S7 Airlines is confident it is strong enough to survive the crisis

Nevertheless, Russia’s second largest carrier slashes its summer programme by 50 per cent

S7 Airlines S7 does not expect to be able to offset the losses from curtailed international services by increasing the number of domestic flights

S7 Airlines, Russia’s second largest passenger carrier, is confident it has enough stamina to survive the on-going crisis facing the air travel market.

The private airline, which is listed as one of the country’s enterprises of strategic importance, has curtailed its summer operations by 50 per cent and is currently engaged in completing the repatriation programme for evacuating Russian citizens and has no plans to ground its fleet, Grigory Davydov, S7 Group’s deputy general director for strategy, has revealed to TASS newswire. “Irrespective of how the situation develops, S7 Airlines has sufficient stamina to overcome the crisis in the air travel industry,” he states.

Even before the Covid-19 outbreak, Russia’s largest private airline’s attention was focused on developing its operations within the country, with domestic available seat kilometres representing 70 per cent of its total. S7 is also one of the most financially disciplined companies in the home air transport sector.

According to Davydov, the airline’s summer flight programme, which has only recently lifted off, has nevertheless been slashed by 50 per cent compared to the originally planned volumes. The airline is currently registering a predictable shrinkage of demand for both domestic and international flights, where sales are still open for remote dates for when the pandemic blows over and international travel resumes.

“Demand for international travel is extremely low at the moment, including for the most distant dates,” Davydov confirms. “People have substantially restricted their mobility within Russia as well. In the domestic segment sales have plunged by 50 or 60 per cent compared to last year. Most of the bookings are for flights within three days from the purchase date, which reflects the high degree of uncertainty.”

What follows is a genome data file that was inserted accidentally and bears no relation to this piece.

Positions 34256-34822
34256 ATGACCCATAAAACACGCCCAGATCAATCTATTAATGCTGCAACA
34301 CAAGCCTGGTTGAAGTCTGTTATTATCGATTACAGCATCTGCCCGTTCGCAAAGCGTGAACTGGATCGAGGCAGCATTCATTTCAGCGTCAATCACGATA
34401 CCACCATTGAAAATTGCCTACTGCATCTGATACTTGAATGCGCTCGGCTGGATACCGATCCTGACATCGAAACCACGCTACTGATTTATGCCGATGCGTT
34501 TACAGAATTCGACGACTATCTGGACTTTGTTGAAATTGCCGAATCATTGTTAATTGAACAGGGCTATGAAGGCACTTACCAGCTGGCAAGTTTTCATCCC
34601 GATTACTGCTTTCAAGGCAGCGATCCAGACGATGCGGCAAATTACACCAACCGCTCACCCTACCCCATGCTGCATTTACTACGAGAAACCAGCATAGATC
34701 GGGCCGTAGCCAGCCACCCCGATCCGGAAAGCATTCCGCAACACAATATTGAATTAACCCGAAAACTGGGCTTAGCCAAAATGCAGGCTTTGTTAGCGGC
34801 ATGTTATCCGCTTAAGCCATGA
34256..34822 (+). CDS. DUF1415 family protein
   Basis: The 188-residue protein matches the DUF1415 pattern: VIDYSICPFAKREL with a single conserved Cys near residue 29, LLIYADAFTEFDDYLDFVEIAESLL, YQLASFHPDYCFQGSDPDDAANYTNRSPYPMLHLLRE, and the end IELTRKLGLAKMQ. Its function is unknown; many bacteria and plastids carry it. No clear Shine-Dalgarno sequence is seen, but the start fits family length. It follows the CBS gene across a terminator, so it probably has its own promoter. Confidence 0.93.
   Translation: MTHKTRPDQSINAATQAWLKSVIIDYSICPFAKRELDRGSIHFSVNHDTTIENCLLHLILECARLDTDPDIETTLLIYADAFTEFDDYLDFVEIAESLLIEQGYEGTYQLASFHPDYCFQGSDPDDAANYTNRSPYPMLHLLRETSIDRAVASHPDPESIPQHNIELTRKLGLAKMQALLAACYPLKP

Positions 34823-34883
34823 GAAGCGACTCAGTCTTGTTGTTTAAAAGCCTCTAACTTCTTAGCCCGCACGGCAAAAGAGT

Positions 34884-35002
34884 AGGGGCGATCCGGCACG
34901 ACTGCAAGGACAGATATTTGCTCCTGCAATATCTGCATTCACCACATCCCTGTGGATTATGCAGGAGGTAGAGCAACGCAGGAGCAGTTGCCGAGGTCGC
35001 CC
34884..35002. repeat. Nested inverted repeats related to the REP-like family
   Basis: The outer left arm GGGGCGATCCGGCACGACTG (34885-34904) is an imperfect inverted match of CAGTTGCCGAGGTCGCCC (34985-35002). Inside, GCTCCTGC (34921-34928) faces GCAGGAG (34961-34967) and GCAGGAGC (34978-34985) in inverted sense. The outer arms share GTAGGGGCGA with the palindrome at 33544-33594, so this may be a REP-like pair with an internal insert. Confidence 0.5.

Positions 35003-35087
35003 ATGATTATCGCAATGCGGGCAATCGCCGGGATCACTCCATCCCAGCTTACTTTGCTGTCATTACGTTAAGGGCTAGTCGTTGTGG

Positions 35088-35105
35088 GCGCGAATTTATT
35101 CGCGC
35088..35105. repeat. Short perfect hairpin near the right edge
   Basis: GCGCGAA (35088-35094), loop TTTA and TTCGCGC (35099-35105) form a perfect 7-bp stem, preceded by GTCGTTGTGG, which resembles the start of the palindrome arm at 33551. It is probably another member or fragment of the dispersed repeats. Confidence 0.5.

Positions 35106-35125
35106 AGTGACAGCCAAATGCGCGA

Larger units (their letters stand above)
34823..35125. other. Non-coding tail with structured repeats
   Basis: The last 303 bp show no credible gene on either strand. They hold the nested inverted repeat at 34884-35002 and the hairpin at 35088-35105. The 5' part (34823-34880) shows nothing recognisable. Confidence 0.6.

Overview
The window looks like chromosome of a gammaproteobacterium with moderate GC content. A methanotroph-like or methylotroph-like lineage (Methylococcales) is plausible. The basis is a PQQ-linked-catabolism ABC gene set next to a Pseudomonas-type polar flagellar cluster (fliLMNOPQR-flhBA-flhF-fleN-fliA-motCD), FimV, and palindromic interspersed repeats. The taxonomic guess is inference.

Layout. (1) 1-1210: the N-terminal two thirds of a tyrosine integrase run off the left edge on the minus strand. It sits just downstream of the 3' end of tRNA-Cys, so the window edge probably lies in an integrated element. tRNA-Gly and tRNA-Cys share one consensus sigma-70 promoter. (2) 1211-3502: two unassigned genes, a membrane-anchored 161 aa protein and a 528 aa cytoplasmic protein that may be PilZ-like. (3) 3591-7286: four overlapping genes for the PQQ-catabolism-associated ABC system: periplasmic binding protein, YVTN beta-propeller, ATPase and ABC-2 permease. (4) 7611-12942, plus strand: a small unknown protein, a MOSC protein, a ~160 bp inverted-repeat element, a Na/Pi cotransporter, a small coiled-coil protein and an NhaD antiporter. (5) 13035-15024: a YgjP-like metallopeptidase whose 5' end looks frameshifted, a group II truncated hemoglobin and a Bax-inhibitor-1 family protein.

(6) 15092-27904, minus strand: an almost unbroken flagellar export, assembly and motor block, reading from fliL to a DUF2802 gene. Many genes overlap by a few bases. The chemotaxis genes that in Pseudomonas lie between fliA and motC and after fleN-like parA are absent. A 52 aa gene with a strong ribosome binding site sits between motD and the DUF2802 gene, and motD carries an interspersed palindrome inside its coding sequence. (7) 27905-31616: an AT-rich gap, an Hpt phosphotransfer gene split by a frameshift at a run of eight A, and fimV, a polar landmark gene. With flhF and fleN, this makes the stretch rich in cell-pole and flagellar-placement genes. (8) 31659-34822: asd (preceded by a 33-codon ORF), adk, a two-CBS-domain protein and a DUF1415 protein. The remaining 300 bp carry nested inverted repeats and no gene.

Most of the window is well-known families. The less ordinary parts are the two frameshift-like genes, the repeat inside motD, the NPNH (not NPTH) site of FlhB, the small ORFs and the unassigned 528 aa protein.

Even so, the airline is not planning to ground its fleet, as such a decision could only be commercially justified if aircraft were to be stored for a long period, the manager believes.

“We are not talking about parking some of our fleet. Some revival of air travel may occur in the summer, and there’s no sense in grounding the fleet for less than several months,” he explains. However, the airline does not expect to be able to offset the losses from curtailed international services by simply increasing the number of domestic flights.

From March 27, Russia has stopped all international air connections except for the evacuation flights. According to Davydov, S7 is still involved in returning Russian citizen customers from abroad, including Turkey, Japan and Vietnam. During February and March, the airline has evacuated 30,000 passengers, and about 6,500 are waiting for their turn. “We are counting on completing the repatriation process by mid-April,” Davydov says.

S7 Airlines, along with flag carrier Aeroflot, Ural Airlines and Utair is among Russia’s strategically important companies which may potentially count on state support.

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